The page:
A communal table is part of the 60-seat dining room. The restaurant’s three acres house an herb farm, and each meal starts with a “scratch and sniff” tour. An apiary, produce farm and orchard also are on the property.
Zagat Survey readers call the restaurant “likely to be the best four or five hours of your life.” Chef Kevin Luce, formerly a sous chef at the White House during the Clinton administration, serves food “inspired by the rhythms of the season,” says Van Dyck, who sees “great business” ahead in 2008.
The shifts in fine dining are not limited to metropolitan areas on the country’s coasts. George Formaro, chef-partner at Centro restaurants in Des Moines and Davenport, Iowa, as well as South Union Bread Café and South Union Bakery, sees them occurring throughout the Midwest as well.
Food, he says, is moving away from “stiff traditional” and “club food” to “simplified entrées with high-quality ingredients that allow the food to do the talking.”
Menus today forego “the fancy rhetoric” and “simply state what the food is and where it’s from,” Formaro says. “Things like free-range, organic and exotic specialty items have replaced the old-school Escoffier style of cooking that was more about preparation than origin.”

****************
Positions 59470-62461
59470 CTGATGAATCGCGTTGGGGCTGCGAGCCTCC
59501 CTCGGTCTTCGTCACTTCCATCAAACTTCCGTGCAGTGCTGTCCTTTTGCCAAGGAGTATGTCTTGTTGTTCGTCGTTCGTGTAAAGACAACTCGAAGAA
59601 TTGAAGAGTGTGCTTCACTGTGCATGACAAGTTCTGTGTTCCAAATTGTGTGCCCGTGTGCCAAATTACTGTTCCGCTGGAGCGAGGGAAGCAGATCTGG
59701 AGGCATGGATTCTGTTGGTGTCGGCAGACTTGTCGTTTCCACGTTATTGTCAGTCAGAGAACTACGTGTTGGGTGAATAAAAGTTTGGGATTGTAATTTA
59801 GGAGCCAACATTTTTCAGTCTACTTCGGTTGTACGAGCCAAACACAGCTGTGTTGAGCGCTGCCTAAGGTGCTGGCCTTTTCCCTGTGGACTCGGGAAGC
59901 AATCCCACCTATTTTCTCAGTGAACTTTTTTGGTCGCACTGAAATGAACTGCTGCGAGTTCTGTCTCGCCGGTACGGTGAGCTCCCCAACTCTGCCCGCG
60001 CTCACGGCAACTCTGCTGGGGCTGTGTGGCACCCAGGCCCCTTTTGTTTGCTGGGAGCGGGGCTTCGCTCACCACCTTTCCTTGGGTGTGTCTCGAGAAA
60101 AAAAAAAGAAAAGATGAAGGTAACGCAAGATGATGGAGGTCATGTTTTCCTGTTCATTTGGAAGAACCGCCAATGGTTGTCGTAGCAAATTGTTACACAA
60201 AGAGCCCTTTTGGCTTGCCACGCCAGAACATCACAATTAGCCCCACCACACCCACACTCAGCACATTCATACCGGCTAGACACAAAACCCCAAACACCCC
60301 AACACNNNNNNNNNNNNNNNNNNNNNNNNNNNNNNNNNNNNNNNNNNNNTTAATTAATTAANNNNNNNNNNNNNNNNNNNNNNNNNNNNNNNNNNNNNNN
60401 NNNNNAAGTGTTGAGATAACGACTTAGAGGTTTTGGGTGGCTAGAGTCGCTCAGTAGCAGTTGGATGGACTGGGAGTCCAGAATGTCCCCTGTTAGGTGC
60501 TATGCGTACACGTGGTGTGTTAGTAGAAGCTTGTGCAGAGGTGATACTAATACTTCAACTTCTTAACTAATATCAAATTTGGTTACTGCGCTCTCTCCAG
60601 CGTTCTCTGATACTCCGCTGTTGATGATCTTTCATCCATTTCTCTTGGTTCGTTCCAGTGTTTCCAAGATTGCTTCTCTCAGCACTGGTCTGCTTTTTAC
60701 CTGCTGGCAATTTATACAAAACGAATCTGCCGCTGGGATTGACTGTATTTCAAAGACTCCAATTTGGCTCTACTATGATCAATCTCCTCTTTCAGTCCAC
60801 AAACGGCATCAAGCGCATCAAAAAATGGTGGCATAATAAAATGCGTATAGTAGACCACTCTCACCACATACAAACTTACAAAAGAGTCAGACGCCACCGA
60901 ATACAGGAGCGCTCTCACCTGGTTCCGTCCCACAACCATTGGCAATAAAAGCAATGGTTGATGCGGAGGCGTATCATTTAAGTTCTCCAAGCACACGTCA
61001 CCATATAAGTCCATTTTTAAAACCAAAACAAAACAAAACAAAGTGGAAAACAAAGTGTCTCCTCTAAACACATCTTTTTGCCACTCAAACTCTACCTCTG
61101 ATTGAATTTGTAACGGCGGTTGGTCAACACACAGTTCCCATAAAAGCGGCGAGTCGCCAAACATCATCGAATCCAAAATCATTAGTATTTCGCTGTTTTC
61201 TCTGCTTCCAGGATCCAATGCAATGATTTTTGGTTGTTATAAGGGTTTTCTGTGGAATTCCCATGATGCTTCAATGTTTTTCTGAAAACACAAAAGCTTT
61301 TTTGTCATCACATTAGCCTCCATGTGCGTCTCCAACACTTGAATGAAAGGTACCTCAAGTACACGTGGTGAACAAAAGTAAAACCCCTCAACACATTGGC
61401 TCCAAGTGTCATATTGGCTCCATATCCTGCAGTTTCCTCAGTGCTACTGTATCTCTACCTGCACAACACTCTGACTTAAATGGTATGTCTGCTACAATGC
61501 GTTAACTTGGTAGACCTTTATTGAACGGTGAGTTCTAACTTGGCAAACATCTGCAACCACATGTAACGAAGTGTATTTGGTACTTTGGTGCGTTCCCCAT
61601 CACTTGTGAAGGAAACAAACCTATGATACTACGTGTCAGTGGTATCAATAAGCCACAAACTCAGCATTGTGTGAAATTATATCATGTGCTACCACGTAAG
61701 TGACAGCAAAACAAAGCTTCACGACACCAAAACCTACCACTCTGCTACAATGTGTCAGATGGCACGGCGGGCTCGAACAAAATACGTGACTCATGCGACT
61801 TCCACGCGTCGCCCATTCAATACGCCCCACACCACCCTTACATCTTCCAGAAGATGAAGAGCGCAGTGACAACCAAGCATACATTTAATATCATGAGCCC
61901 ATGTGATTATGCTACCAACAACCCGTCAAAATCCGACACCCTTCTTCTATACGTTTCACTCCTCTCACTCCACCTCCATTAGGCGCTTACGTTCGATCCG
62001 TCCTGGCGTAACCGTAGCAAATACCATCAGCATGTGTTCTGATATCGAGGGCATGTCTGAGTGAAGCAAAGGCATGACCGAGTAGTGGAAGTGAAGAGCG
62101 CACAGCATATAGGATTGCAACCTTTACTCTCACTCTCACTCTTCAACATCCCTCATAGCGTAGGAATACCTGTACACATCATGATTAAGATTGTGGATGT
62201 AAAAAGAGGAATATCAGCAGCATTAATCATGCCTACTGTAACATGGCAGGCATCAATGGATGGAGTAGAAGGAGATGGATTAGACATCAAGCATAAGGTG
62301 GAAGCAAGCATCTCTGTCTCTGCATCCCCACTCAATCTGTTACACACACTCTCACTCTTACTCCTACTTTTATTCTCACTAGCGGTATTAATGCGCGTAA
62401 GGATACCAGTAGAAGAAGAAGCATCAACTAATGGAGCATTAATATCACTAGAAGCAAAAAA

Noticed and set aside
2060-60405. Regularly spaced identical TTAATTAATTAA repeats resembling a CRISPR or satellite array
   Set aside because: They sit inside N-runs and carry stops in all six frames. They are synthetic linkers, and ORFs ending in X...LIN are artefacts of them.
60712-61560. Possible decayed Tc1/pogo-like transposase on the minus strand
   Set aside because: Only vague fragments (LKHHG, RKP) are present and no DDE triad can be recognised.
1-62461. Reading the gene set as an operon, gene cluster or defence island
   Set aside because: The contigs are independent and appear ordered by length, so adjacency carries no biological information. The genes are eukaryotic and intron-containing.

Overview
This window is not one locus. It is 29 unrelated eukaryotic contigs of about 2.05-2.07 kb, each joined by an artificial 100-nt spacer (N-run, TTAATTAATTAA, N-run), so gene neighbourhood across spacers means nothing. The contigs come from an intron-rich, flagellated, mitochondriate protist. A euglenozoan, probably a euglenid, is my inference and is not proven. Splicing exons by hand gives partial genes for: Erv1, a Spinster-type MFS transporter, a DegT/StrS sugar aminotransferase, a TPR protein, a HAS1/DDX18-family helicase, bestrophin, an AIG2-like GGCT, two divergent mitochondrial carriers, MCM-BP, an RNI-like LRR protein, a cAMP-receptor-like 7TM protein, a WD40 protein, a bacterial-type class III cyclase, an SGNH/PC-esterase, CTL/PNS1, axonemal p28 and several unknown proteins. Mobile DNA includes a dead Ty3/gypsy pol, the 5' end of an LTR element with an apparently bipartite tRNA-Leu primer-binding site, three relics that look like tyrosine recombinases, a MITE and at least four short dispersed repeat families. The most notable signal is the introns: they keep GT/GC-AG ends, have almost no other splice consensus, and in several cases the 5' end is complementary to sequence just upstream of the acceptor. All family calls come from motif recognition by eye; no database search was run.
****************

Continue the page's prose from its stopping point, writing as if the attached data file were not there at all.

Trends such as the Slow Food movement and “Buy Fresh, Buy Local” are “really booming” in central Iowa, Formaro says.
This year, Formaro and partners will open a casual French steakhouse, Django, adds managing partner Paul Rottenberg. It reportedly will offer French cuisine such as steak frites and cassoulet, along with hamburgers prepared from a special house grind of ground beef. A focal point of the dining room will be a U-shaped bar with a chef station, Rottenberg says. Dinner will have an average tab of around $35.
Rottenberg sees a cultural shift to “more casual” in American dining, noting that, regardless of income, “fewer people want to get dressed up every time they have a great food experience.”
Des Moines, he says, has been “remarkably resilient to the ups and downs of the economy.”
“We try to avoid having any of our restaurants positioned as ‘special occasion,’” he says. “By developing concepts that mix our market share between neighborhood locals and out-of-town business travelers, we have a blend of business that hopefully remains insulated from a spike downward in any one segment.”